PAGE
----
I think I might put this book on my list of favourites for this year. It wasn’t at all what I expected, and yet at the same time it was.
I don’t even think the betrayals are the driving force in this story. The deterioration of Daisy, the codependency of her brother Max, and of course the triggers, they are what propel the story forward with quite a lot of force.
First of all kudos to the author for the in depth research and description of the obsessive compulsive disorder. It controls and rules Daisy, her life and to a certain extent the lives of those around her. Like many other disorders, it has become somewhat of a blasé throwaway phrase that people mention in a jokey kind of way. The truth is it can control and take over your entire life, and indeed people who suffer from severe OCD are often unable to cope with the demands of everyday life, due to their condition.
I enjoyed the perfect imperfections of the characters and the story. In general life isn’t an ice cream sundae with a cherry on top. It tends to be more like a melted mess that drips faster than you can eat it.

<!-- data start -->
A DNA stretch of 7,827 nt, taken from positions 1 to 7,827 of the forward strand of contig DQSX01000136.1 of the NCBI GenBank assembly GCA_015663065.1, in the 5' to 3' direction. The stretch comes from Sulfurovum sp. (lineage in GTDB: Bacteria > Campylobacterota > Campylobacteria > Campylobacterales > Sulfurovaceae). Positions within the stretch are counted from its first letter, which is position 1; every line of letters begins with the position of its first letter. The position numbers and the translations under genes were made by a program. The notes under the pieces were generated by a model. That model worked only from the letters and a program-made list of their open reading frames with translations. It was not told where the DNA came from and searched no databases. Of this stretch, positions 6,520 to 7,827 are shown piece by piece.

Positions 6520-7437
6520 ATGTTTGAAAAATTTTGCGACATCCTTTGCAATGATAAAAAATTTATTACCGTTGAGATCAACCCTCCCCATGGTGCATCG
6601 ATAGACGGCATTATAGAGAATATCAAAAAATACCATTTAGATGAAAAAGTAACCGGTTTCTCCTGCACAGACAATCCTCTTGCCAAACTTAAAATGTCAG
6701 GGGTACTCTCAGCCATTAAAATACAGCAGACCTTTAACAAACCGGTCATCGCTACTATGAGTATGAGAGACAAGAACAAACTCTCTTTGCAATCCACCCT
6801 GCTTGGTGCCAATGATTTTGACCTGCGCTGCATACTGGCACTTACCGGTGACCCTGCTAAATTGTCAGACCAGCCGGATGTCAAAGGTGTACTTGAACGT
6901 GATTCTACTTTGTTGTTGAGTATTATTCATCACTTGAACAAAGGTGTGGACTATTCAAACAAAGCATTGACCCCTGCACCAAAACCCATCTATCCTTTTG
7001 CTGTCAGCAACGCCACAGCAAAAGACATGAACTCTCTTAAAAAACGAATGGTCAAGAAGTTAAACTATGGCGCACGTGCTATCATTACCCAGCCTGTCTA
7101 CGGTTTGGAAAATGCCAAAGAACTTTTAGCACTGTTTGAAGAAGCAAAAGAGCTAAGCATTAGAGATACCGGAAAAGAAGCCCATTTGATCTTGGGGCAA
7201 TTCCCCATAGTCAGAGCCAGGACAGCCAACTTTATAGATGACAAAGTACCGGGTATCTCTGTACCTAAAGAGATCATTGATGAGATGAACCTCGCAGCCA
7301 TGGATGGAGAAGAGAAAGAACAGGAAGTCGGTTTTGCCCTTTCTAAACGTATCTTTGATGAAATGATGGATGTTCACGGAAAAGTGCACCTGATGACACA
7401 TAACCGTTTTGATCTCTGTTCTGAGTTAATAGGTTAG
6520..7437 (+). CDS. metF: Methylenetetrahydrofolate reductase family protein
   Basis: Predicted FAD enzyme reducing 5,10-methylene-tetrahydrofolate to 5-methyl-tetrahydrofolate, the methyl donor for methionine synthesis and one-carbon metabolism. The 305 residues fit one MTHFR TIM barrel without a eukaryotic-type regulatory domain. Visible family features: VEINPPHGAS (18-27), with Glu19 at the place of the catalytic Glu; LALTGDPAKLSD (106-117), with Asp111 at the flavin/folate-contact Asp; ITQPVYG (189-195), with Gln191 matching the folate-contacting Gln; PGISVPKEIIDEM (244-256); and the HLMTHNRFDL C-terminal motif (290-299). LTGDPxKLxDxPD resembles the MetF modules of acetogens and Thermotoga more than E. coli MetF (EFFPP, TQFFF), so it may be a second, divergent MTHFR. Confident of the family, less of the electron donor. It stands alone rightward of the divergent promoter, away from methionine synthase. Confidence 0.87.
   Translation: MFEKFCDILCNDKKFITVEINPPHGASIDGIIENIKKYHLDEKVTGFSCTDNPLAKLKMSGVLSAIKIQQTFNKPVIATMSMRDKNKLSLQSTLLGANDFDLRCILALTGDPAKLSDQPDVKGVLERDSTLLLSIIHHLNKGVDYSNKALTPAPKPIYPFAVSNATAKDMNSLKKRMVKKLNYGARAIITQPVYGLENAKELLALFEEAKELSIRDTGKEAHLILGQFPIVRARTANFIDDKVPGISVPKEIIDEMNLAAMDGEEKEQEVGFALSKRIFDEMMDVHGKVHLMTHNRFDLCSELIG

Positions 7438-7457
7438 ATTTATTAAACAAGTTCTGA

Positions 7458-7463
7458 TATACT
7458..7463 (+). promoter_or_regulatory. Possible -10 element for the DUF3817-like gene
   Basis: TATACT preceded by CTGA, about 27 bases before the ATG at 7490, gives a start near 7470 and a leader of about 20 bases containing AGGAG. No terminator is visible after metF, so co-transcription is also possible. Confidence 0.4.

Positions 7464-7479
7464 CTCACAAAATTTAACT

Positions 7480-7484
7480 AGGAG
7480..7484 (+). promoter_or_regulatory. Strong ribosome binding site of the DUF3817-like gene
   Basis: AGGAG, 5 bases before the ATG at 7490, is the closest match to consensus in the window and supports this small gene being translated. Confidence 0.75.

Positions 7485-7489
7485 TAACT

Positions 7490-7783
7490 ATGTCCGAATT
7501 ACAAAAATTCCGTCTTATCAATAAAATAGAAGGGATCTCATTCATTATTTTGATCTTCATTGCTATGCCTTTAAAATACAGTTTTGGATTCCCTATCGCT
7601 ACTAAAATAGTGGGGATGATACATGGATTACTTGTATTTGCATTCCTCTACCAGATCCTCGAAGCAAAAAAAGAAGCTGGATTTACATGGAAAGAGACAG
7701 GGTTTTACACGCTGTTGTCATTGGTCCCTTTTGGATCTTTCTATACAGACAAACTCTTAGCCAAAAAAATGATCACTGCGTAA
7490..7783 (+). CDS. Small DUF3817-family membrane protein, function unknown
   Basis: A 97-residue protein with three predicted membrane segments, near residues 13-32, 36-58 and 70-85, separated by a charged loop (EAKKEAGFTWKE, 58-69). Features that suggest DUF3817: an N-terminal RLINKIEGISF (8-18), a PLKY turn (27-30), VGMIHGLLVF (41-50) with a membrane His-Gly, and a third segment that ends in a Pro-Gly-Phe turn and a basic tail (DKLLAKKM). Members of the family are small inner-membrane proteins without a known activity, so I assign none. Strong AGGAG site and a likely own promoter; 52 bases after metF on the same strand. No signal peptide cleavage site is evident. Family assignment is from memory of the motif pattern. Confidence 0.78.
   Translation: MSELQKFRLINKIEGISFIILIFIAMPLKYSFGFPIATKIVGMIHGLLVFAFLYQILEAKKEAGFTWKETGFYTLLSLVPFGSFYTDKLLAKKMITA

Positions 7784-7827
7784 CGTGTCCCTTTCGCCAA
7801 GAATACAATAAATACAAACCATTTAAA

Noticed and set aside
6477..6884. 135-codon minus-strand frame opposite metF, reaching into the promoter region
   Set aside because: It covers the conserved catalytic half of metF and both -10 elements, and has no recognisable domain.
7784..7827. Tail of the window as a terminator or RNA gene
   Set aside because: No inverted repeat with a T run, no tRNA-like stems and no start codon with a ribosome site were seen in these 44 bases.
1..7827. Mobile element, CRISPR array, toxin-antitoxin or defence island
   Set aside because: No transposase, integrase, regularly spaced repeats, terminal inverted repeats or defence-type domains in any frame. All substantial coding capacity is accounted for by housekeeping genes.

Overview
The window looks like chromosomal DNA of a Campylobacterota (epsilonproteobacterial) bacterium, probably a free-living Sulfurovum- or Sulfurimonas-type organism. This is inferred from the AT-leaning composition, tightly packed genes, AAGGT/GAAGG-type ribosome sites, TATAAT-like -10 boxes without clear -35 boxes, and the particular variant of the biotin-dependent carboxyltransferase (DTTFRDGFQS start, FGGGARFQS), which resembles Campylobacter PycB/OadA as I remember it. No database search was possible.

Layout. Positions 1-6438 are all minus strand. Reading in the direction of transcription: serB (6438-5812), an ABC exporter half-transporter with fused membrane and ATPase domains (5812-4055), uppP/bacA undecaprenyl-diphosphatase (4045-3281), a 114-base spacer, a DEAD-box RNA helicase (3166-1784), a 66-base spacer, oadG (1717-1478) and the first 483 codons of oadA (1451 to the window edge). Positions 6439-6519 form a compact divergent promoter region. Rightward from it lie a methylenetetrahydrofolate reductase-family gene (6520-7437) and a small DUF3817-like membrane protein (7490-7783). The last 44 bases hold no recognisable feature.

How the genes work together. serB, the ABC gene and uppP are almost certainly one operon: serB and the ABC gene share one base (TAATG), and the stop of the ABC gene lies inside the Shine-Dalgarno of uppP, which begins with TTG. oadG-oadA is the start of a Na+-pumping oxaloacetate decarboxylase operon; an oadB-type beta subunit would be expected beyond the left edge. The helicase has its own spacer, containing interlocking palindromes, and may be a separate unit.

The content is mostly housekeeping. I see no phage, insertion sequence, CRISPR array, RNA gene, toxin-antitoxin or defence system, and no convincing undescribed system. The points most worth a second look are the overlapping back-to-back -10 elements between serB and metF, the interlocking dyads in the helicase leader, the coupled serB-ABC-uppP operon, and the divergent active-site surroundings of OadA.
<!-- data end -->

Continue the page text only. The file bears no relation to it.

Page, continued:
The lives of two families are changed forever when Nick and Lisa decide that lust is stronger than loyalty. Their spouses and children are less than thrilled. In fact Daisy believes their betrayal is the trigger for her OCD and every other problem in her life. To be more specific she believes Lisa is the root cause of her problems, and what Daisy thinks Max thinks too.
It’s interesting how Daisy suffers from selective memory and fixates on her father and his mistress. Memory and in particular false memories and the way our brain works in relation to memories is Nick’s speciality, which makes some aspects of the plot all the more ironic.
It really is an engrossing read, perhaps more so because the complete disintegration of families and relationships is so commonplace, and it leaves many victims in its wake. Neill writes a compelling plot with relatable characters.